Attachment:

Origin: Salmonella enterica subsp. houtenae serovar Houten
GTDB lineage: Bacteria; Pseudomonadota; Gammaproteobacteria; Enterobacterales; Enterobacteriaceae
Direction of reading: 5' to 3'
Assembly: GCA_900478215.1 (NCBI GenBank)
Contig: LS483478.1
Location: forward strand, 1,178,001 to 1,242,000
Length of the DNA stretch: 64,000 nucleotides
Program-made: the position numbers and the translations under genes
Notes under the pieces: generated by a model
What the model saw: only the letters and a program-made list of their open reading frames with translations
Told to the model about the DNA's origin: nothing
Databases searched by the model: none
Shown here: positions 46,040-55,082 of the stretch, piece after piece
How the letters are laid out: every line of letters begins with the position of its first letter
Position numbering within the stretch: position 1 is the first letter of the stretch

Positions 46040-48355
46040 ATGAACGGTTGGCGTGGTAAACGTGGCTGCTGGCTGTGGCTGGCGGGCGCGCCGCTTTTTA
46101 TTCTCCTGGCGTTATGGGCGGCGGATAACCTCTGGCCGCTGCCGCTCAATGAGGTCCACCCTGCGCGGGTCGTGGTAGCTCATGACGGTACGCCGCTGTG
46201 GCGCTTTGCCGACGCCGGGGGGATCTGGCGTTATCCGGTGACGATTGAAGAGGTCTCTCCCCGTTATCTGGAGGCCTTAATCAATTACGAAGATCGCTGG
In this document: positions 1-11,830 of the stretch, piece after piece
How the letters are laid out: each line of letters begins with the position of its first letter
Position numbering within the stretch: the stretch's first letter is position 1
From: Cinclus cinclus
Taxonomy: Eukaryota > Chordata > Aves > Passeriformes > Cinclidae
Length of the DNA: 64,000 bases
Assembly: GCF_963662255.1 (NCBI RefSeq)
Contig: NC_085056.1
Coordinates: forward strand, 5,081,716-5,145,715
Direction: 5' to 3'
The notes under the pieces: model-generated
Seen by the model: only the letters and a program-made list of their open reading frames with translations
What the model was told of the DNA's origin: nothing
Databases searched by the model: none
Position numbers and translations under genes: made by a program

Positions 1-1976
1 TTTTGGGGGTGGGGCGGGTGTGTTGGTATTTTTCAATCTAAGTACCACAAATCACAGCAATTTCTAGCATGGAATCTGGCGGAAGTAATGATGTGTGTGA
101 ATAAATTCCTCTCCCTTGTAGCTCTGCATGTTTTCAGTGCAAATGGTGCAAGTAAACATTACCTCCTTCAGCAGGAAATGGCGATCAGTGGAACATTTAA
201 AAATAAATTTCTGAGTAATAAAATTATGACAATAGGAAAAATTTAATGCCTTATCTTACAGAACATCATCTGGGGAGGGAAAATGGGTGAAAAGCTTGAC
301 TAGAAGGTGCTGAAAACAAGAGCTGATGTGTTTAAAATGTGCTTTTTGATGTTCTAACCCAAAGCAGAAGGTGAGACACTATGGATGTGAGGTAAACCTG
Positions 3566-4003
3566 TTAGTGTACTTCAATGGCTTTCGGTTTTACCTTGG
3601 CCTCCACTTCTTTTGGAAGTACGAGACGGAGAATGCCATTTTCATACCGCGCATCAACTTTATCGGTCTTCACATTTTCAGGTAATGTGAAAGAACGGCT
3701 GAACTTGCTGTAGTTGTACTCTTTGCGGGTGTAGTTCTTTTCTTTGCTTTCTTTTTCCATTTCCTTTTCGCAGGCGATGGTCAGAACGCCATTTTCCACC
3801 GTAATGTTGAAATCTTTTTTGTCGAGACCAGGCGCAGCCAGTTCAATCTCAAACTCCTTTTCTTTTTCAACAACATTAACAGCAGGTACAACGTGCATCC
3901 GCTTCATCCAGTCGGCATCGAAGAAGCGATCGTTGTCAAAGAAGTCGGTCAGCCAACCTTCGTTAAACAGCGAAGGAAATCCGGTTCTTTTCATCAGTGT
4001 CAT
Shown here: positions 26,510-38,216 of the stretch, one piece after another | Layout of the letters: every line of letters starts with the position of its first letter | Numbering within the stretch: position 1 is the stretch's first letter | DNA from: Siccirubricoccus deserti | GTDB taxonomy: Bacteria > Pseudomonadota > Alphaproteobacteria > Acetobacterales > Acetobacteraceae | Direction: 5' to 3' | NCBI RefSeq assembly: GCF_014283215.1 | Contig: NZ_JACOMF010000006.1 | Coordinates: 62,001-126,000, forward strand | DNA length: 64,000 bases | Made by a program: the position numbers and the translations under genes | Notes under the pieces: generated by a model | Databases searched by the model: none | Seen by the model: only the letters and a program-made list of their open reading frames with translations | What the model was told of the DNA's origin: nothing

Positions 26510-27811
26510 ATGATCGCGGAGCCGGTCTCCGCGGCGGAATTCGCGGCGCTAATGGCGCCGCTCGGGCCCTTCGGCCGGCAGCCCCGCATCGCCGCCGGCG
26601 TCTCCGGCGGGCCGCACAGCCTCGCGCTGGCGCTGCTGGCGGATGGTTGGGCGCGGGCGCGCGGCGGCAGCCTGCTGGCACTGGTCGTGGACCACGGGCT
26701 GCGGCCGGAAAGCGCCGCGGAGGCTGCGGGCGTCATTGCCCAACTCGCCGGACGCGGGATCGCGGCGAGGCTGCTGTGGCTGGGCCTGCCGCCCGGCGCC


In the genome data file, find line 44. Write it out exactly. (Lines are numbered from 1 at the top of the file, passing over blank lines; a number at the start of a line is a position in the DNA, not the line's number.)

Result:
3801 GTAATGTTGAAATCTTTTTTGTCGAGACCAGGCGCAGCCAGTTCAATCTCAAACTCCTTTTCTTTTTCAACAACATTAACAGCAGGTACAACGTGCATCC